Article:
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23.12 Miscellaneous File Operations

Emacs has commands for performing many other operations on files. All operate on one file; they do not accept wildcard file names.

M-x view-file allows you to scan or read a file by sequential screenfuls. It reads a file name argument using the minibuffer. After reading the file into an Emacs buffer, view-file displays the beginning. You can then type <SPC> to scroll forward one windowful, or <DEL> to scroll backward. Various other commands are provided for moving around in the file, but none for changing it; type ? while viewing for a list of them. They are mostly the same as normal Emacs cursor motion commands. To exit from viewing, type q. The commands for viewing are defined by a special minor mode called View mode.

A related command, M-x view-buffer, views a buffer already present in Emacs. See section Miscellaneous Buffer Operations.

M-x insert-file (also C-x i) inserts a copy of the contents of the specified file into the current buffer at point, leaving point unchanged before the contents and the mark after them.

M-x insert-file-literally is like M-x insert-file, except the file is inserted “literally”: it is treated as a sequence of ASCII characters with no special encoding or conversion, similar to the M-x find-file-literally command (see section Visiting Files).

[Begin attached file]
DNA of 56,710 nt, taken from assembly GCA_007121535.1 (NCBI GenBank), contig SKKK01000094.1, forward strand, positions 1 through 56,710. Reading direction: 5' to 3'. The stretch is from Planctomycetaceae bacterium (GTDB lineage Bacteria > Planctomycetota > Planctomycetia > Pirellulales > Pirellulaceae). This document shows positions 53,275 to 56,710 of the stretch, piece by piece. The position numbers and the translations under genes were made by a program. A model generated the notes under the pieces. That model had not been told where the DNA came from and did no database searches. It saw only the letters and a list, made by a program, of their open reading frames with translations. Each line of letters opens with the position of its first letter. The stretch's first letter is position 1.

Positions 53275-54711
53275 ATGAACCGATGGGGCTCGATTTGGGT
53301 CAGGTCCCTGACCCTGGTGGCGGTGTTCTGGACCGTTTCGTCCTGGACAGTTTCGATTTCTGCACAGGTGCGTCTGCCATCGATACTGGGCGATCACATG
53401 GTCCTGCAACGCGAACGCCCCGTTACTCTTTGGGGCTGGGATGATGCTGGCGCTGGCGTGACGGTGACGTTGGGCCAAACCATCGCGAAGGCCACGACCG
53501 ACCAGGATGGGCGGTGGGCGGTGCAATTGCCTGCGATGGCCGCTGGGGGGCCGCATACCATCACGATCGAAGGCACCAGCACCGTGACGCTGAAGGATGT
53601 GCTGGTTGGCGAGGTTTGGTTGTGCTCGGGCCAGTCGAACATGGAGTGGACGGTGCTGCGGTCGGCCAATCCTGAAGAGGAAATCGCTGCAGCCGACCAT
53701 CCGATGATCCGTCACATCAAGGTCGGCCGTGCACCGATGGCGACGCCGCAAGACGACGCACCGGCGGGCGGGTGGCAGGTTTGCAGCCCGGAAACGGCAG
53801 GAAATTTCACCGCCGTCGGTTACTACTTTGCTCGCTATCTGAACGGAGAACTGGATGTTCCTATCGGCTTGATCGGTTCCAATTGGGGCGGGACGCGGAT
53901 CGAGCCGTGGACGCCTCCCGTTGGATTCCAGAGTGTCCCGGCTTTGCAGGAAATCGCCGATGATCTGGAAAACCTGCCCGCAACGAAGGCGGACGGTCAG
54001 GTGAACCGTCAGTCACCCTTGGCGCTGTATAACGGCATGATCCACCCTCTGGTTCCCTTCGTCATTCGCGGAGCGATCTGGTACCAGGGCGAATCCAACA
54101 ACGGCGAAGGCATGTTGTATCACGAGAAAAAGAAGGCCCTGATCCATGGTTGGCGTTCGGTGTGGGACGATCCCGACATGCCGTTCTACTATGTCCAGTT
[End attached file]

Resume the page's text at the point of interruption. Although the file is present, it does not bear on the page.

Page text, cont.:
M-x write-region is the inverse of M-x insert-file; it copies the contents of the region into the specified file. M-x append-to-file adds the text of the region to the end of the specified file. See section Accumulating Text. The variable write-region-inhibit-fsync applies to these commands, as well as saving files; see Customizing Saving of Files.

M-x delete-file deletes the specified file, like the rm command in the shell. If you are deleting many files in one directory, it may be more convenient to use Dired (see section Dired, the Directory Editor).

M-x rename-file reads two file names old and new using the minibuffer, then renames file old as new. If the file name new already exists, you must confirm with yes or renaming is not done; this is because renaming causes the old meaning of the name new to be lost. If old and new are on different file systems, the file old is copied and deleted.

If the argument new is just a directory name, the real new name is in that directory, with the same non-directory component as old. For example, M-x rename-file RET ~/foo RET /tmp RET renames ‘~/foo’ to ‘/tmp/foo’. The same rule applies to all the remaining commands in this section. All of them ask for confirmation when the new file name already exists, too.

The similar command M-x add-name-to-file is used to add an additional name to an existing file without removing its old name. The new name is created as a “hard link” to the existing file. The new name must belong on the same file system that the file is on. On MS-Windows, this command works only if the file resides in an NTFS file system. On MS-DOS, it works by copying the file.

M-x copy-file reads the file old and writes a new file named new with the same contents.

M-x make-symbolic-link reads two file names target and linkname, then creates a symbolic link named linkname, which points at target. The effect is that future attempts to open file linkname will refer to whatever file is named target at the time the opening is done, or will get an error if the name target is nonexistent at that time. This command does not expand the argument target, so that it allows you to specify a relative name as the target of the link.

Not all systems support symbolic links; on systems that don't support them, this command is not defined.


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